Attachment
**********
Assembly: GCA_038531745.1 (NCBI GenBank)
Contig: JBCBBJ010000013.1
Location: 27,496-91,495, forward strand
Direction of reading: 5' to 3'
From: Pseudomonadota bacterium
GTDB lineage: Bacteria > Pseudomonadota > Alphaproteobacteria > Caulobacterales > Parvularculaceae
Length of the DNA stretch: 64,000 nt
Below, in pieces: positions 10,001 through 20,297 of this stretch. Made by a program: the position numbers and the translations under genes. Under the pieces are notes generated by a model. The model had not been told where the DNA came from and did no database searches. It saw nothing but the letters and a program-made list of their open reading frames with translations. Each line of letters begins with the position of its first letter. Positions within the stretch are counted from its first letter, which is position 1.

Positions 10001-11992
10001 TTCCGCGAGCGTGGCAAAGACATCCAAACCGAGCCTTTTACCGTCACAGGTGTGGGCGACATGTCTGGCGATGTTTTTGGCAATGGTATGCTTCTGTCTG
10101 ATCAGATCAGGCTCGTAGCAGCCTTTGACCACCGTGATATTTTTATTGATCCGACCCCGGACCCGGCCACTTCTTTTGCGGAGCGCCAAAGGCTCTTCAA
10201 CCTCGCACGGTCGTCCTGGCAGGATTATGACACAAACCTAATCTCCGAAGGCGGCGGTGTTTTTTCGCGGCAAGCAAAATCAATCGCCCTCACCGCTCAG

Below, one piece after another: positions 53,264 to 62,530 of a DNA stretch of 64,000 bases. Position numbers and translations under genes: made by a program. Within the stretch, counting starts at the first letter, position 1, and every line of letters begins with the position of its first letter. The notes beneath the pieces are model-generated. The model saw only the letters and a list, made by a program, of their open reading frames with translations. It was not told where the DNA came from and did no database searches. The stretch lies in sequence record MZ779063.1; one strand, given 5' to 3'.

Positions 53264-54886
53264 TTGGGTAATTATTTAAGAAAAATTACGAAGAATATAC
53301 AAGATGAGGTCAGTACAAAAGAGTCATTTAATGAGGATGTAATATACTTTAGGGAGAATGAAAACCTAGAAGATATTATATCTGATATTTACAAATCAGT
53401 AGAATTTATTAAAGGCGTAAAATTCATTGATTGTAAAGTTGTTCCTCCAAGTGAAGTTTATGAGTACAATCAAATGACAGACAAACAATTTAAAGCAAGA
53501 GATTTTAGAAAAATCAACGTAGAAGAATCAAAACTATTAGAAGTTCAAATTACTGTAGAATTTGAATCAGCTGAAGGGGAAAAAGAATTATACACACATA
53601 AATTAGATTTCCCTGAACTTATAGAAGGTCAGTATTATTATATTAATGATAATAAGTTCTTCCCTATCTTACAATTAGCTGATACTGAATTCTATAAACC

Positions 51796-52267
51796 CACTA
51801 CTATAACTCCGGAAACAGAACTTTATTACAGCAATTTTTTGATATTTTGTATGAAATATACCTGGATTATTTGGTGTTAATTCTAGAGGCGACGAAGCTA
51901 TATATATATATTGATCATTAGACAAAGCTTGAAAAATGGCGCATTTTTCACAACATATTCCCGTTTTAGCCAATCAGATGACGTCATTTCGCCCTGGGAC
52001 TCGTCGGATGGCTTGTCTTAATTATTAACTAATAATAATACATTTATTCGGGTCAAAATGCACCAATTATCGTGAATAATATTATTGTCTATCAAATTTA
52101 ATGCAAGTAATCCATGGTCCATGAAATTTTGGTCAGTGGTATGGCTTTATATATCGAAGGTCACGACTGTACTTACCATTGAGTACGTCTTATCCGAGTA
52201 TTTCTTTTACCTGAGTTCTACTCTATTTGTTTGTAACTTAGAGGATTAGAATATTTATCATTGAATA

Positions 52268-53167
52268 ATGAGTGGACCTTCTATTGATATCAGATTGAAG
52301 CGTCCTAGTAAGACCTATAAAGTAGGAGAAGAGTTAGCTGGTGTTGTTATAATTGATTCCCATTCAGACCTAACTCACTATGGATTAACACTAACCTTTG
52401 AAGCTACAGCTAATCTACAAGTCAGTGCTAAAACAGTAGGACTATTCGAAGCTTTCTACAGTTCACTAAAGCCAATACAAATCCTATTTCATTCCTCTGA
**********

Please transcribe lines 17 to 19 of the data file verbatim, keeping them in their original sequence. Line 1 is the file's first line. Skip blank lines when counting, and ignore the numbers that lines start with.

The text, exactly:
53401 AGAATTTATTAAAGGCGTAAAATTCATTGATTGTAAAGTTGTTCCTCCAAGTGAAGTTTATGAGTACAATCAAATGACAGACAAACAATTTAAAGCAAGA
53501 GATTTTAGAAAAATCAACGTAGAAGAATCAAAACTATTAGAAGTTCAAATTACTGTAGAATTTGAATCAGCTGAAGGGGAAAAAGAATTATACACACATA
53601 AATTAGATTTCCCTGAACTTATAGAAGGTCAGTATTATTATATTAATGATAATAAGTTCTTCCCTATCTTACAATTAGCTGATACTGAATTCTATAAACC